Men and women both experienced steep declines in employment at the beginning of the COVID-19 pandemic, but on average, the workforce for men is back to pre-pandemic levels in Michigan while women have left the workforce at disproportionate rates.
The pandemic’s negative effect on working women is amplified for working mothers, especially for women of color, according to a state Women in the Michigan Workforce report released at the end of March.
“Traditionally we have been facing this issue for a long time, it’s just the pandemic that is pushing it to the forefront,” said Blanca Fauble, chief development officer for the nonprofit Michigan Women Forward. “It’s always been there, it’s just now that it’s been uncovered further.”
Part of the problem is that more women than men are in low wage jobs. Because of the lack of workplace protections that lower wage jobs tend to have, employees in these roles were the most at risk for losing their jobs for longer periods of time during the pandemic.
According to 2018 data from the Brookings Institution, close to half of all working women in the country — 46 percent, or 28 million — worked in jobs that paid low wages averaging $10.93 an hour, while 37 percent of all working men earn low wages. These percentages are even higher for Black and Latina women in the workforce, of which 54 percent and 64 percent, respectively, are low wage earners.
“(The pandemic) has opened our eyes to a lot of different things,” Fauble said. “From equity and racial issues to childcare, it’s just all brought it to the forefront.”
Between February and December 2020, roughly 136,000 women left Michigan’s labor force, resulting in a 5.8-percent decline, according to the Women in the Michigan Workforce report issued by the state Department of Technology, Management and Budget. For men, the labor force is back to pre-pandemic rates and was up by 18,000 workers during the same period, for a 0.7-percent increase.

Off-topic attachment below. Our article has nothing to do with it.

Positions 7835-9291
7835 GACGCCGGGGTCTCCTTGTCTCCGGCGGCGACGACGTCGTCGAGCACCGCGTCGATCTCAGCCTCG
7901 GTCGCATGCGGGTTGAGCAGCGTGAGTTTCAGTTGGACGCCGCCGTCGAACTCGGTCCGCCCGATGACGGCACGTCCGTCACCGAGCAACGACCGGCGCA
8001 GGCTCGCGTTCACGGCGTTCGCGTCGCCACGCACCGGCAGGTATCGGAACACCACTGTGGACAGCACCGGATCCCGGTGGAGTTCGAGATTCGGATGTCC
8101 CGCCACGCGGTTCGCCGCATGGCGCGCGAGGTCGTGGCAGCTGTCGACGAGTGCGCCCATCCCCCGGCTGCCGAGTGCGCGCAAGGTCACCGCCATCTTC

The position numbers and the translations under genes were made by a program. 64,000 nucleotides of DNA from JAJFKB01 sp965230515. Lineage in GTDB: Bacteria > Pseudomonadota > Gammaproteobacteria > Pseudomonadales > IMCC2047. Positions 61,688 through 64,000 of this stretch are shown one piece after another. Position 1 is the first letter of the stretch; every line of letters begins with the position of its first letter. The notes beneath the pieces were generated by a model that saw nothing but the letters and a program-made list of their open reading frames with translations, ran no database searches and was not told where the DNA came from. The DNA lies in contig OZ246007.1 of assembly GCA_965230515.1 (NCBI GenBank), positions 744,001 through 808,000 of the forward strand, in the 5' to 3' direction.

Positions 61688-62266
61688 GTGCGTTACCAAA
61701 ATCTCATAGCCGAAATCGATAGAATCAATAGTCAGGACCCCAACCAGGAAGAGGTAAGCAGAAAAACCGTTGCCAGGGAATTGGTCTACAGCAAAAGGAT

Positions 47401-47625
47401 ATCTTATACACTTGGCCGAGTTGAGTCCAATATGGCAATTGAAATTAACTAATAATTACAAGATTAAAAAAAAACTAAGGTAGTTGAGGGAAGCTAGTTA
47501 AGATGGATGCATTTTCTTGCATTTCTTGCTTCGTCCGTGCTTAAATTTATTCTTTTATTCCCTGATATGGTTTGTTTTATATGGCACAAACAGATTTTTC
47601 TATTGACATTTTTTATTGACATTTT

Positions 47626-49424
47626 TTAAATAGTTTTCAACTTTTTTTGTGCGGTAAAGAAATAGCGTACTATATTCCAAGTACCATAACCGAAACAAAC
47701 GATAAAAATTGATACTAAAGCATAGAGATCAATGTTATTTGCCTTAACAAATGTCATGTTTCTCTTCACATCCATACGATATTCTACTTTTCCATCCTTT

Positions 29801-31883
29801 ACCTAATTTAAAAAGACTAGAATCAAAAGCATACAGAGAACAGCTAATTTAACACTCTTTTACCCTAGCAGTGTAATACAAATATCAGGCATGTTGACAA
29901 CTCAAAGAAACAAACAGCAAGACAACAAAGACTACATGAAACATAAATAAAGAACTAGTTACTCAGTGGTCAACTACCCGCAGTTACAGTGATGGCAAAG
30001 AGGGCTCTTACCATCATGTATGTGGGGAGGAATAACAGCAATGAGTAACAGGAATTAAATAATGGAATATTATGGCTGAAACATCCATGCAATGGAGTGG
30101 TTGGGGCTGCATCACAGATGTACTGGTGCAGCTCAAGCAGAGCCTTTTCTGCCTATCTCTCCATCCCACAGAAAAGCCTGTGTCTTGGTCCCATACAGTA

To address some of these disparities, Michigan Women Forward gave out grants to nearly 200 women and minority-owned businesses across the state in 2020 to try to ease some of the financial burden caused by COVID-19.
“We deal with a lot of entrepreneurs and see a lot of the impact the pandemic has had on a lot of them,” Fauble said. “For a lot of women that we work with, because they are the caretakers of the children and are trying to run a business, it is harder. A lot of the time these women are single parents, so it’s a double impact. They need to run their business to survive the pandemic and feed their families and help their employees as well.”
Workforce inequities by gender and race cause some of the wage and workforce discrepancies that have been highlighted by the pandemic, experts say. But social norms, such as most women still serving as the primary caretaker of their children, offer another reason for women not returning to the workforce at the same rate as men.
Parenting in a pandemic
More than 17 percent,or 10 million, of all working women across the U.S. rely on childcare and schools to keep their children safe while they work, according to the Brookings Institution. The lack of in-person schooling, coupled with childcare being shut down last year under COVID-19 precautions, caused a complete upending of the workforce that affected women the most.